11. Make Your Christmas List Now

Now is the time to start planning for Christmas if you haven’t started doing so yet. Say what? 

Yup. It’s that time of year again when the holidays are about to sneak up on us and we’ll be left wondering how it’s “Christmas already?” 

Personally, I start planning for Christmas on Boxing Day. No joke. I take advantage of Boxing Week sales and start stocking up on gifts for the following year. And I continue to plan for Christmas throughout the spring, summer and fall as I make extra jams, jellies, pickles and preserves to give as gifts over the holidays. But fall is really the time to start planning for Christmas to make sure you don’t overspend. Plus, planning ahead of time means less stress for you later on! 

Make your gift list now and keep an eye out for things you’re looking to buy for people in end-of-season sales or, later, around Black Friday and other pre-Christmas sales. Plan and prepare now and stick to your list so you don’t spend money you don’t have on things that nobody needs. 

And continue to preserve food, both for gifts and for putting out on the table when hosting holidays dinners and parties. Not only will you save money later on, but you’ll make life a whole lot easier on yourself if your apple pie filling is already made from scratch and home-canned, ready to dump out of a jar!

 

12. Pick Up A Side Job (Or Start A Side Hustle)

As the season of routines kicks into high gear again, it’s the perfect time of year to pick up a little extra work or even start a side hustle of your own! 

Never heard of a side hustle? It simply means starting a small business of your own that you can do part time while also working your full time job, whether that be in an office, on a farm or as a stay-at-home-mom. Some ideas for side hustles you can do this fall include making things to sell online and at craft fairs (lots of those coming up soon!), selling things on eBay, starting a blog, freelance writing, daycare or babysitting, starting a coaching or consulting business, handyman work or helping fell trees, clean gutters or even chop wood for people who need the help.

Other side jobs you might want to look into include part-time work of any kind, especially evening work if you already work a full time job. Waitressing and bartending have always been my go-to sources of extra income and you can work a flexible schedule. But all you have to do is take a look at your local Craigslist or other local job postings board to see what’s available. It’s a great way to keep busy NOT spending money this fall and earn a little extra cash while you’re at it!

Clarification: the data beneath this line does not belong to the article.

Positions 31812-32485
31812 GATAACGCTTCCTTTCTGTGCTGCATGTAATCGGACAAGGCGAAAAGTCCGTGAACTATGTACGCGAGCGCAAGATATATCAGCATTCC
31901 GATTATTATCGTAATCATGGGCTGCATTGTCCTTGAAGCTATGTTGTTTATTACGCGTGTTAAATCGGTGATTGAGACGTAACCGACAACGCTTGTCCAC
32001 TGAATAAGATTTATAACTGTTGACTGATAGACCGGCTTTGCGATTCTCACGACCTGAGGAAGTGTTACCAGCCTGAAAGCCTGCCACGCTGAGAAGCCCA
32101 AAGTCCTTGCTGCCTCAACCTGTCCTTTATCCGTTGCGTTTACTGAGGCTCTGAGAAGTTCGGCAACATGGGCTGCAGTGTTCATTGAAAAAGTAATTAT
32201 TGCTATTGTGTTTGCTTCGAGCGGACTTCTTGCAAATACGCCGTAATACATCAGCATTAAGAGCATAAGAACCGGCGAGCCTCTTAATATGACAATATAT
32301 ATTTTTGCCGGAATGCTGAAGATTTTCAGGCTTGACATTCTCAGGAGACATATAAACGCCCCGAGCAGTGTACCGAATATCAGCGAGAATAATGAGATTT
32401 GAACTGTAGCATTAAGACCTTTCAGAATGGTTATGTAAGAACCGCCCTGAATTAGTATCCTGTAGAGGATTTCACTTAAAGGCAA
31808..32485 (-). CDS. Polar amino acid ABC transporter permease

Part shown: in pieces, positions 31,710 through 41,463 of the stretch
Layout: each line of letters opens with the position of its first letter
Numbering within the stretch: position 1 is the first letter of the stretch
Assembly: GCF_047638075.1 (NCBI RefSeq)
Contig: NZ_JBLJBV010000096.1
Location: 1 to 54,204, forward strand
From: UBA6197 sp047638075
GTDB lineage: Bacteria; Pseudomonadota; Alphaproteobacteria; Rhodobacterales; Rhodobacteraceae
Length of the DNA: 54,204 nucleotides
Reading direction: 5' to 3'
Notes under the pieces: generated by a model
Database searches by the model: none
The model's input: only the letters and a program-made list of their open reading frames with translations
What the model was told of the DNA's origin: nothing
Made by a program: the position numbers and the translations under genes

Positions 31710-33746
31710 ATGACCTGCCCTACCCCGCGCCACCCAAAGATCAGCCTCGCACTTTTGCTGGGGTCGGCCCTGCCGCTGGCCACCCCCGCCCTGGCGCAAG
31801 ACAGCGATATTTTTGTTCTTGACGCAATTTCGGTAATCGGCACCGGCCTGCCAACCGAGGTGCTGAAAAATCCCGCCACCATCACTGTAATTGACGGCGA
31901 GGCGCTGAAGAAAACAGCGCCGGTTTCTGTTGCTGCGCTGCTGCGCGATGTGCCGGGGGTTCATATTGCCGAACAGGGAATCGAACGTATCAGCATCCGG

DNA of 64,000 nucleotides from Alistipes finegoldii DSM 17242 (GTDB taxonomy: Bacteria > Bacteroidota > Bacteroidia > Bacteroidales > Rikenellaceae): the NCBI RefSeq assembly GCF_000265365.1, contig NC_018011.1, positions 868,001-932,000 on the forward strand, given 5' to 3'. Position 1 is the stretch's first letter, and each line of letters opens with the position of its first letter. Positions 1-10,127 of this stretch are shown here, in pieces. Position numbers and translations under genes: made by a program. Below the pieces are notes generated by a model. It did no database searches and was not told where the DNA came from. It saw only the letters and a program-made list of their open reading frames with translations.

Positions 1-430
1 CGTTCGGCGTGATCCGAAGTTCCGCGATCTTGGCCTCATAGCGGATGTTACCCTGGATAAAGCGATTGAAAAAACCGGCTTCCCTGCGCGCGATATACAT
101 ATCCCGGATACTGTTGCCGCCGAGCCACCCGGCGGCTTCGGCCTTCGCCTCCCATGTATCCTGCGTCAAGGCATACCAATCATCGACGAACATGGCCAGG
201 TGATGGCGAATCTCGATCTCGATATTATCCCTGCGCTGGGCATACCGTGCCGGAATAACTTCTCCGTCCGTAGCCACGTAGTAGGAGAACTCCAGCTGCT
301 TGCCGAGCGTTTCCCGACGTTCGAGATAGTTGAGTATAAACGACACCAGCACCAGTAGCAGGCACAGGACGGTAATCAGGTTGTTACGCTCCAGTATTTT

Got any other great frugal living ideas for fall? Be sure to share them in the comments section below and keep the conversation going!


CATEGORIES
HOMESTEADING
REAL FOOD
NATURAL LIVING

2 Comments

  1. Vanessa

    Thanks for sharing! Putting layers on is very helpful as the weather gets colder, plus its cute!

    Reply
    • Anna Sakawsky

      So true! I love fall fashion more than any other season. It’s not too hot and not too cold, which makes it just right for the plethora of sweaters and boots in my closet:)

      Reply

Submit a Comment

Your email address will not be published. Required fields are marked *

This site uses Akismet to reduce spam. Learn how your comment data is processed.

ABOUT ANNA
Hi! I’m Anna, and I’m a city girl turned modern homesteader who’s passionate about growing, cooking and preserving real food at home, creating my own herbal medicine and all-natural home and body care products, and working toward a simpler, more sustainable and self-sufficient life each and every day. 
You Might Also Like
Homemade Beef Jerky Recipe (Dehydrator + Oven Instructions)

Homemade Beef Jerky Recipe (Dehydrator + Oven Instructions)

* This article contains affiliate links. For more information, please read my Affiliate Disclosure.   Homemade beef jerky is a delicious way to preserve meat for food storage and for easy transport to take on hikes, camping trips, road trips and to pack in a...

read more

Homemade Echinacea Tincture Recipe

Homemade Echinacea Tincture Recipe

* This article contains affiliate links. For more information, please read my Affiliate Disclosure.   It’s easy to make your own homemade echinacea tincture at home for a fraction of the cost of store-bought prepared tinctures. All you need is fresh or dried...

read more

I don't know about where you're from, but around here the Christmas decorations have been on store shelves since August and the first carton of eggnog I saw at the grocery store was in September! ⁣

I'm all for celebrating the season, but I think it loses something when it becomes Christmas all year long (or at least when it spans 2 or even 3 seasons!)⁣